That brings us to the kicker of that particular passage: "A decade ago officers might have occasionally stumbled across a highly personal item such as a diary, but today many of the more than 90% of American adults who own cell phones keep on their person a digital record of nearly every aspect of their lives," the court wrote.

In both cases, the government argued that the phone searches were legal because case law dating to the 70s, including US v. Robinson, established the right of officers to search people in custody for purposes of safety and simple jailhouse processing.

The ruling today rebukes that argument. "Digital data stored on a cell phone cannot itself be used as a weapon to harm an arresting officer or to effectuate the arrestee’s escape," it says. "Officers may examine the phone’s physical aspects to ensure that it will not be used as a weapon, but the data on the phone can endanger no one."

"A decade ago officers might have occasionally stumbled across a highly personal item such as a diary, but today many of the more than 90% of American adults who own cell phones keep on their person a digital record of nearly every aspect of their lives."

While the court did note that exigent circumstances could exist—such as an officer seeing a text about an immediate danger somewhere—the court wrote that such cases should be dealt with individually. 

In his opinion, Chief Justice Roberts was staunch in his defense of the Fourth Amendment, writing broadly that digital data has much larger, inherent privacy concerns than other objects we can carry on our person, and as such deserve heavier protection.

"The fact that an arrestee has diminished privacy interests does not mean that the Fourth Amendment falls out of the picture entirely," he wrote. "Not every search 'is acceptable solely because a person is in custody.'”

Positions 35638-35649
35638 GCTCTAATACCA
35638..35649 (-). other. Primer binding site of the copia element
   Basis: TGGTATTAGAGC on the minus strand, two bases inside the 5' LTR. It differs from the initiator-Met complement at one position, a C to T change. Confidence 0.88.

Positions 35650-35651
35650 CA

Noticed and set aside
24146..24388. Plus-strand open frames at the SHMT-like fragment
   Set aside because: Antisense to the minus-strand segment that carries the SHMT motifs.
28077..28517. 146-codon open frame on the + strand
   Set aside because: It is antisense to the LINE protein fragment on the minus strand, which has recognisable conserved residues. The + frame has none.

Privacy advocates are cheering the decision, which is already being hailed as a forward-thinking and surprisingly strong ruling—at least in light of other recent cases—in defense of privacy.

Roberts in Riley: "Privacy comes at a cost." Then again, so too does surveillance.

— Amie Stepanovich (@astepanovich) June 25, 2014

#SCOTUS issues forceful defense of privacy in cellphone cases! The attorneys who argued Riley joined me to discuss: http://t.co/sX2IVA2K0P

— Jeffrey Rosen (@RosenJeffrey) June 25, 2014

SCOTUS rules against warrantless cellphone searches in 'sweeping endorsement of digital privacy' http://t.co/B8T2pouEdL

— ACLU of Northern CA (@ACLU_NorCal) June 25, 2014

The ruling comes at an interesting time for the Supreme Court, whose caseload has increasingly become focused on technology. While digital advocates are pretty unanimous in support of this decision, the court's other ruling released this morning—a sharp ruling against Aereo that has large ramifications for cloud computing—has not been as well received. It stands as a reminder that, as tech progress continues its endless acceleration, the nation's top court can't always keep up.